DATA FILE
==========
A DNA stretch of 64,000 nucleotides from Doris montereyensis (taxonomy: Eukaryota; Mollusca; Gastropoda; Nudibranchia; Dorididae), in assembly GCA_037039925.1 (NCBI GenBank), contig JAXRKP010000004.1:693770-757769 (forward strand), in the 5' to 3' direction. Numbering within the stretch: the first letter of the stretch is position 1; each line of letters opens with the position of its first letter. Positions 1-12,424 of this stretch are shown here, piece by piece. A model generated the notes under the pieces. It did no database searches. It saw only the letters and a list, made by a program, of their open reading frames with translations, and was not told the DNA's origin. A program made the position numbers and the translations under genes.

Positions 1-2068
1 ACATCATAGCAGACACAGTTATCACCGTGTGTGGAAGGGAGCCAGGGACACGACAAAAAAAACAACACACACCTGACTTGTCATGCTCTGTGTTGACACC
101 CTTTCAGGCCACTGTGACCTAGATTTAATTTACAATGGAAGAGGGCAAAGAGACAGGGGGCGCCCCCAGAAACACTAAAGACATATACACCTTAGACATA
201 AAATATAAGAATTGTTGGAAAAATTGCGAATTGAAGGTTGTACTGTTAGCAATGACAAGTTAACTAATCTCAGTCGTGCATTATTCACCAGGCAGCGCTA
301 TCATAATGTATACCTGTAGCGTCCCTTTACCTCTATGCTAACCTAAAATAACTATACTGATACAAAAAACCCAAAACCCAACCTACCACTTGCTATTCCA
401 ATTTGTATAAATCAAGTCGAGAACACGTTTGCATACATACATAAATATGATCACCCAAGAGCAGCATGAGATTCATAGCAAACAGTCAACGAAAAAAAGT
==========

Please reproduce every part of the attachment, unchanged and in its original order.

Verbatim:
A DNA stretch of 64,000 nucleotides from Doris montereyensis (taxonomy: Eukaryota; Mollusca; Gastropoda; Nudibranchia; Dorididae), in assembly GCA_037039925.1 (NCBI GenBank), contig JAXRKP010000004.1:693770-757769 (forward strand), in the 5' to 3' direction. Numbering within the stretch: the first letter of the stretch is position 1; each line of letters opens with the position of its first letter. Positions 1-12,424 of this stretch are shown here, piece by piece. A model generated the notes under the pieces. It did no database searches. It saw only the letters and a list, made by a program, of their open reading frames with translations, and was not told the DNA's origin. A program made the position numbers and the translations under genes.

Positions 1-2068
1 ACATCATAGCAGACACAGTTATCACCGTGTGTGGAAGGGAGCCAGGGACACGACAAAAAAAACAACACACACCTGACTTGTCATGCTCTGTGTTGACACC
101 CTTTCAGGCCACTGTGACCTAGATTTAATTTACAATGGAAGAGGGCAAAGAGACAGGGGGCGCCCCCAGAAACACTAAAGACATATACACCTTAGACATA
201 AAATATAAGAATTGTTGGAAAAATTGCGAATTGAAGGTTGTACTGTTAGCAATGACAAGTTAACTAATCTCAGTCGTGCATTATTCACCAGGCAGCGCTA
301 TCATAATGTATACCTGTAGCGTCCCTTTACCTCTATGCTAACCTAAAATAACTATACTGATACAAAAAACCCAAAACCCAACCTACCACTTGCTATTCCA
401 ATTTGTATAAATCAAGTCGAGAACACGTTTGCATACATACATAAATATGATCACCCAAGAGCAGCATGAGATTCATAGCAAACAGTCAACGAAAAAAAGT